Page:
A new warning alert has been issued by the NHS central alerting system (CAS) on 27th September highlighting the potential risk of harm and death from infusing parenteral nutrition (PN) too rapidly in infants. The alert is relevant to medical and nursing staff working on some paediatric wards and most neonatal units and other services involved in the delivery of PN including pharmacists and dietitians.
From incident reporting, three main types of error were identified: lipids were infused at the rate intended for the aqueous solution, incorrect infusion rate, and miscalculation of volumes.
The rate at which PN is infused to babies is crucial: if infused too fast there is a risk of fluid overload, potentially leading to coagulopathy, liver damage and impaired pulmonary function as a result of fat overload syndrome.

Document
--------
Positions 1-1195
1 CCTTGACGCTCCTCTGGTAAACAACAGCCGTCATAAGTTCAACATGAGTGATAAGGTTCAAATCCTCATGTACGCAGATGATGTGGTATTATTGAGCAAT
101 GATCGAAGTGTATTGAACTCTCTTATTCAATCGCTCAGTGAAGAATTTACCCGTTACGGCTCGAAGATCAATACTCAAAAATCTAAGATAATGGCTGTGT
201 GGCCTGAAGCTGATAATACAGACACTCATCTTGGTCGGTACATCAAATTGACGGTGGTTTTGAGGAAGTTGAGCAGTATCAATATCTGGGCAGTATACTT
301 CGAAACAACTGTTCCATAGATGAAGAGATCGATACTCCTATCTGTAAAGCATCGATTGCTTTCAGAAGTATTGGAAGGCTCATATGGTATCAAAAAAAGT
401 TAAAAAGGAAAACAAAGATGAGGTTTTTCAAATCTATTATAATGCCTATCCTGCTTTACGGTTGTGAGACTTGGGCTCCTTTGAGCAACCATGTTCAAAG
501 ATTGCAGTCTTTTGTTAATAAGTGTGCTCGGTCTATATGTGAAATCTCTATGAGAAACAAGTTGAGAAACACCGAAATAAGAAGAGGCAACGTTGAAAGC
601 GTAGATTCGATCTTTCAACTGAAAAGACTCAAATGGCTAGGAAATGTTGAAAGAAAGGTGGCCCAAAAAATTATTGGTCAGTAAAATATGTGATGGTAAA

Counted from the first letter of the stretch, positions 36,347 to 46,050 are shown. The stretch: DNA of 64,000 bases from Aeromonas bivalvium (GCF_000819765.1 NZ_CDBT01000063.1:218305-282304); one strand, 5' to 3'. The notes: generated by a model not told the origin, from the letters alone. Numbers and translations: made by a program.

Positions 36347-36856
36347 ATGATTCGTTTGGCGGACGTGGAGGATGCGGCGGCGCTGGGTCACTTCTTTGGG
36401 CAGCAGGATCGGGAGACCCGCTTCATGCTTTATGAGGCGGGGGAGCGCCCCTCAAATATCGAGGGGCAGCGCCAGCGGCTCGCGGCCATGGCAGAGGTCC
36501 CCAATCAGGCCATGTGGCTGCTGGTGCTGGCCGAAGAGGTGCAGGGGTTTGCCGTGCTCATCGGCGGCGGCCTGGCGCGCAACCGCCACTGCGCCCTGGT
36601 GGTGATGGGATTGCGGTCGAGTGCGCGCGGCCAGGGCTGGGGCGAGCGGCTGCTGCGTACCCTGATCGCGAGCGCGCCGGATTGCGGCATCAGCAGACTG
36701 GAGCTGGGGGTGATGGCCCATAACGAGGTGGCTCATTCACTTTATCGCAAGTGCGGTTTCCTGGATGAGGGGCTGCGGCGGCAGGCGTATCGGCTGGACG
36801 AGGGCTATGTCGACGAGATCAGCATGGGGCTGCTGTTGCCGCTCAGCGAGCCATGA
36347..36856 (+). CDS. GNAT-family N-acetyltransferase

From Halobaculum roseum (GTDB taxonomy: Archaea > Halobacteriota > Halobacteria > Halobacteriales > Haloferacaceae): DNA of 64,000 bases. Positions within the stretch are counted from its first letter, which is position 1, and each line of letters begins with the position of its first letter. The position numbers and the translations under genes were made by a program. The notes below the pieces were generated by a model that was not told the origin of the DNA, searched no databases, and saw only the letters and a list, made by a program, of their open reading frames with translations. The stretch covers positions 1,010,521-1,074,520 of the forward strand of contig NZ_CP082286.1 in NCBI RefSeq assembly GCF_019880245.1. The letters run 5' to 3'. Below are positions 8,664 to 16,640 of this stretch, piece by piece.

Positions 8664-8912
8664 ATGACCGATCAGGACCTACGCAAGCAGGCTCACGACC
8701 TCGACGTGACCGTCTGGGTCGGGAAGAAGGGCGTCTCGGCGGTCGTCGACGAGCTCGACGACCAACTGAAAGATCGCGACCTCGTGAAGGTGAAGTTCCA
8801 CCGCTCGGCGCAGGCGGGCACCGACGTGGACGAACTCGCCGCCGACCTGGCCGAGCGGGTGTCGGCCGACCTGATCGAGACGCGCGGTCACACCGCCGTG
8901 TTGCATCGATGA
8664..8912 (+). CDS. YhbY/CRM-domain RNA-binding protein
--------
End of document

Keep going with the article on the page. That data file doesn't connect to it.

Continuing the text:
Two nurses at the cot side cross checking intravenous infusions play a fundamental role in reducing the risk of administration errors but may not be sufficient in isolation. The use of different coloured bags to cover the aqueous and lipid bags, different pumps with inbuilt safety software and giving sets for the two PN components may help to decrease the risk for potential errors further. Mandatory staff training updates and competency assessments should be in place. PN pharmacists are encouraged to provide additional checks whilst on rounds.
All NHS organisations providing care where parenteral nutrition is administered to neonates and infants should consider if immediate action is needed to be taken and a strategy to reduce the risk of harm to babies through PN administration in place by 8th November 2017.
The full alert is available on: https://improvement.nhs.uk/news- alerts/infusion-total-parenteral-nutrition-too-rapidly-in-babies/
Chair of the Nutrition and Intestinal Failure Rehabilitation Working Group
British Society of Paediatric Gastroenterology, Hepatology and Nutrition London, 17th October 2017